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In the U.S., rules of court have the prosecutor in a criminal trial giving the first opening statement, followed by the defense's opening statement; and then the final closing statement, after the defense's closing statement.

Giving the prosecution both the first and the last word seems like obviously tilting the scale of justice in its favor, and against the accused. If so it would seem to violate the legal principle in dubio pro reo and associated customs and practices to assume an accused is innocent unless proven guilty beyond a reasonable doubt. At the very least an outsider might think it more fair to have opening and closing statements in the same order: I.e., if the defense speaks last at opening then it also speaks last at closing.

What are the origins and reasons for this custom of giving the prosecution the first and last word at trial?

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    The originators might not have shared your opinion that it's better to have the first opening argument and the second closing argument. They might have thought having the first argument was advantageous in both phases (you get the jury's attention while they're fresh); or that having the second argument was advantageous in both phases (you get to rebut the other side and have the last word). Under either of those theories, the existing rule would be closer to fair, and your proposed rule would be less fair. – Nate Eldredge Dec 16 '20 at 19:39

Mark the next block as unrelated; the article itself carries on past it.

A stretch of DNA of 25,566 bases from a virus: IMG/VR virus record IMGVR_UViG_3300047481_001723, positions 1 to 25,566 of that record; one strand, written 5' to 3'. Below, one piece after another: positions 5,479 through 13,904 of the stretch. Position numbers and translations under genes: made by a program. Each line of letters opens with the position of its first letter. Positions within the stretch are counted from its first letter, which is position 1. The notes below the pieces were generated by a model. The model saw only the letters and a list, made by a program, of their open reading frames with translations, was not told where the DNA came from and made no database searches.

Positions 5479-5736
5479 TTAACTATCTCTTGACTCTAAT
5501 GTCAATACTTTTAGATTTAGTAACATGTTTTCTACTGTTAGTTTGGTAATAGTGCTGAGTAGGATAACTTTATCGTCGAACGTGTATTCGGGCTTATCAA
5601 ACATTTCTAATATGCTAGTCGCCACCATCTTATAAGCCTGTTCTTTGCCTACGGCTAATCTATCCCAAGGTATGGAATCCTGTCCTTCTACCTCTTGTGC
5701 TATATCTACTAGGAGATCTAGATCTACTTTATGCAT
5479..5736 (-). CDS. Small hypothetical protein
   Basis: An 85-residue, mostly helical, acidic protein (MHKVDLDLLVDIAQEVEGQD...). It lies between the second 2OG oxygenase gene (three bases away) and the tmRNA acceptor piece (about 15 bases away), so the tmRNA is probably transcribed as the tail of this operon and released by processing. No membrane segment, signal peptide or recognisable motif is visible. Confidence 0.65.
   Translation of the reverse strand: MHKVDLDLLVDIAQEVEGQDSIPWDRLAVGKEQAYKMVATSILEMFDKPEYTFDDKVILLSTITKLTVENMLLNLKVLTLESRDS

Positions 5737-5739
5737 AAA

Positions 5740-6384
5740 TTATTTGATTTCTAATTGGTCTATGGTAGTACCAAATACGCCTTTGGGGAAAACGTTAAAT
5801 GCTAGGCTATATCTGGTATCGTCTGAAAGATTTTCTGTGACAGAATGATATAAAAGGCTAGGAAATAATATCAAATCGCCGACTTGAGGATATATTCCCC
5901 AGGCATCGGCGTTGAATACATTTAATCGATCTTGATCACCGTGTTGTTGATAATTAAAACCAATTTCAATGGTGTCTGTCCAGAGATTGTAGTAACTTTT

• I think this procedure came to the US from the UK, and dates from the period when procedure was designed to make things harder for the accused, but I will need to find a source before putting that in an answer. Other former procedural hurdles: the accused was not allowed to have a lawyer; the accrued was not allowed to testify under oath. For both of those I have a source. – David Siegel Dec 16 '20 at 20:16
  • What rules of court do you have in mind? The Federal Rules of Criminal Procedure provide for the prosecution to close first. I think this is the norm throughout the common law world. While the prosecution can rebut after the defense closing address, this is limited in scope and not equivalent to a second closing address. – sjy Dec 17 '20 at 7:53
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    @sjy interesting find: I can't see a clear limitation on the scope of the "rebuttal" in FRCP 29.1, and I'm not sure I have read or observed any federal criminal trials to see how the rebuttal is used in practice. But I have read at least one appellate case affirming that the prosecution has great leeway in its use of "rhetorical flair" during closing. I'm more familiar with U.S. state rules like PA Rule 604 that give each party one closing and require the prosecution go last. – feetwet Dec 17 '20 at 14:06

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